South Australian researchers at the Australian Research Council (ARC) Centre of Excellence in Plants for Space (P4S), are contributing their world-leading skillsets to international missions exploring the use of agriculture to support sustained space exploration.

Headquartered at the University of Adelaide, P4S is driving Australian leadership, collaboration and capacity in space-inspired plant and food research.

The team is part of an international consortium of partners pioneering the Lunar Effects on Agricultural Flora (LEAF) initiative, part of NASA’s Artemis III mission, that will see astronauts cultivate and return lunar-grown plants to Earth for the first time.

The LEAF project will collect plant growth and development data that will help scientists understand the use of plants grown for both human nutrition and life support on the Moon and beyond. It is being spearheaded by Space Lab Technologies in collaboration with the University of Adelaide, La Trobe University, and NASA Kennedy Space Center, all P4S partners, as well as the United States Department of Agriculture, University of Colorado Boulder and Purdue University.

Scheduled for launch in September 2026, the research marks a monumental step toward understanding how we might use agriculture in space to support human crews, paving the way for sustained lunar exploration and even missions to Mars.

During the mission, NASA will transport a ‘mini greenhouse’ – housing species including Wolffia (duckweeds) from the River Torrens in Adelaide – to the moon to cultivate and return lunar-grown plants – an essential step in supporting human life on extraterrestrial planets.

Associate Professor of Plant Synthetic Biology at the University of Adelaide and P4S Chief Investigator Jenny Mortimer said the mission will reveal how plants respond in an off-Earth environment, and how to build a robust, fully contained environment that allows them to thrive.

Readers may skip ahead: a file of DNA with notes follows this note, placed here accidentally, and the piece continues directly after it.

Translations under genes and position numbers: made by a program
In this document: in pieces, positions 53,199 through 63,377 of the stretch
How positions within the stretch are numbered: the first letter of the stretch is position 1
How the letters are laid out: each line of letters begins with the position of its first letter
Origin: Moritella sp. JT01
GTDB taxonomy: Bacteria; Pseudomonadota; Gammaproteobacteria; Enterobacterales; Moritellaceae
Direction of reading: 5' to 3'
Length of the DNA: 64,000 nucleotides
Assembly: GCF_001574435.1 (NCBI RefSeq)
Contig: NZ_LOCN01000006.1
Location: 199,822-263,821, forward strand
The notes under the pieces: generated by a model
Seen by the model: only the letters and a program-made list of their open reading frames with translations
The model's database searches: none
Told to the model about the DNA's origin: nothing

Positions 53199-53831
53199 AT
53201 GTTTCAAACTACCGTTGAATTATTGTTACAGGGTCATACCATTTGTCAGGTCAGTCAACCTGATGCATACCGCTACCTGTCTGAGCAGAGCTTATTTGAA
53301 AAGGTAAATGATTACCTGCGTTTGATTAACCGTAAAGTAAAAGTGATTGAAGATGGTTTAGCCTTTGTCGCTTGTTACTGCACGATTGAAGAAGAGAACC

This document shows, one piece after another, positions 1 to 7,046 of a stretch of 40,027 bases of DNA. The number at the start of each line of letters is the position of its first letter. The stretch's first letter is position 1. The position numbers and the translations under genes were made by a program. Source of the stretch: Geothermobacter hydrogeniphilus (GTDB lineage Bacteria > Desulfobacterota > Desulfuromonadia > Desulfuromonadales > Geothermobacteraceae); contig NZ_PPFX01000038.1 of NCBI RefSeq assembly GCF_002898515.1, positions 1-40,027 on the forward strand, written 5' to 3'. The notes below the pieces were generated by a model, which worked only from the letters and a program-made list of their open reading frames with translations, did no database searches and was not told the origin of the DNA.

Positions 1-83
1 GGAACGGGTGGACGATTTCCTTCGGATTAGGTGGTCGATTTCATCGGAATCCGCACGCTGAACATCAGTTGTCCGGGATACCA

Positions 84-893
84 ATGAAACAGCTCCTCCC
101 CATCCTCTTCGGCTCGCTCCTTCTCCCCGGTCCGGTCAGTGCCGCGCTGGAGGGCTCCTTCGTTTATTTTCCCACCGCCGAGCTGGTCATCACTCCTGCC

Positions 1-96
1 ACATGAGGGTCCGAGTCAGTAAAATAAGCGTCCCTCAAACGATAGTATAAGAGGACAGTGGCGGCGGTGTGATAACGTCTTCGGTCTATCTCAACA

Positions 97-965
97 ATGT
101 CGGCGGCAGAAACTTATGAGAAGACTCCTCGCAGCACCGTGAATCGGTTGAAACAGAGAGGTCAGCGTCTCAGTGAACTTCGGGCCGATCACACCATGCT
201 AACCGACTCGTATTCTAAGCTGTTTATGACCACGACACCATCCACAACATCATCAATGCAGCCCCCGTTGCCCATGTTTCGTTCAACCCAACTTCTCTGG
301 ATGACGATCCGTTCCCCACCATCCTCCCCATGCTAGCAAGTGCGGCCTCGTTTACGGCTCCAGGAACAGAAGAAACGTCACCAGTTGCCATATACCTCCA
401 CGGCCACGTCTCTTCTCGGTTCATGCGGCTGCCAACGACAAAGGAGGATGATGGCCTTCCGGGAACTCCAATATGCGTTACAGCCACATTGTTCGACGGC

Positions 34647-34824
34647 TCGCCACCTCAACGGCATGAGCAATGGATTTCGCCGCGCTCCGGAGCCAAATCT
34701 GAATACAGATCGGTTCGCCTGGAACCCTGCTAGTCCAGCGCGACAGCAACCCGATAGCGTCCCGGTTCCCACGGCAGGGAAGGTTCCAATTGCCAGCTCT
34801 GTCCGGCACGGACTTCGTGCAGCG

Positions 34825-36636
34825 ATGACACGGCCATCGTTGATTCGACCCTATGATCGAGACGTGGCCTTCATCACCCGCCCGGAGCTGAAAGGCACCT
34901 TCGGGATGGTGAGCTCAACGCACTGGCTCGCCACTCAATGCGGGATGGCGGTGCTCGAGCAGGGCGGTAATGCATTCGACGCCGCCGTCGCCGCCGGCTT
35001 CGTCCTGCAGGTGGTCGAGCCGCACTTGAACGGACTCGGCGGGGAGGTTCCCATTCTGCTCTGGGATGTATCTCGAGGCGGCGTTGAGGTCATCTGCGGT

“The data we capture from the mission, both from the lunar surface and what we learn when we analyse the samples upon return, will help us to design the lunar and Martian crops of the future,” Associate Professor Mortimer said.

Experiments undertaken as part of the LEAF program will progress P4S goals to develop novel plant-based foods and biomanufacturing technologies that assist humans to explore deeper into space than ever before, while also advancing on-Earth sustainability and efficiency.

According to P4S Director and University of Adelaide Professor, Matthew Gilliham, the learnings will also provide new options for improving sustainable plant production and processing here on Earth.

“LEAF has been made possible by bringing together world-leading skillsets in engineering, plant science, molecular analysis, and space logistics – it is a perfect representation of what P4S is here to do, to assist in delivering a new frontier for humanity,” he said.

UK-Australia funding boost to plants for space

Earlier this month, the UK Space Agency also announced at the 39th Space Symposium in Colorado Springs, that it would provide $3 million in funding through its International Bilateral Fund, towards another collaborative project involving the ARC Centre of Excellence in Plants for Space (P4S), led by UK company Vertical Future (VF).

The Autonomous Agriculture for Space Exploration project aims to deliver a fully autonomous agriculture system to the world’s first commercial space station being constructed by Axiom Space. The system is designed to be able to feed crewed space exploration missions with minimal human intervention. It is the UK Space Agency’s second-phase investment in the project, with initial funding for an exploratory phase greenlit in August 2023.

P4S Director, Professor Matthew Gilliham, said the international collaboration brings together world-leading capabilities to deliver novel technologies.

“The project will deliver prototypes for a fully autonomous agriculture system that can be monitored and operated remotely or with artificial intelligence, fit for future space exploration, aligned to NASA’s future Moon-to-Mars Artemis missions,” said Professor Gilliham.

“It will help us to deliver our aims of enabling long-term space habitation, and we will also be able to utilise the technology we develop to improve sustainability of food, medicine, and material production on Earth.”

VF is the fastest-growing vertical-farming research and development company in the United Kingdom. In addition to VF and the University of Adelaide’s involvement through P4S, the South Australian Space Industry Centre will be contributing expertise to the project, along with the University of Western Australia, University of Cambridge, Saber Astronautics, Axiom Space, all P4S partners, as well as the University of Southern Queensland.

Learn more about this international space collaboration.

Photo: Jenny Mortimer, University of Adelaide Associate Professor and P4S Chief Investigator